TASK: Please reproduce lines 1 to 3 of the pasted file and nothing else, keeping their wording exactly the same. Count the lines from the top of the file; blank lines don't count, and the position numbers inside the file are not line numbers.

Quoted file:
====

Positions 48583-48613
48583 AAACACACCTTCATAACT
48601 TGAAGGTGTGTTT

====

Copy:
Positions 48583-48613
48583 AAACACACCTTCATAACT
48601 TGAAGGTGTGTTT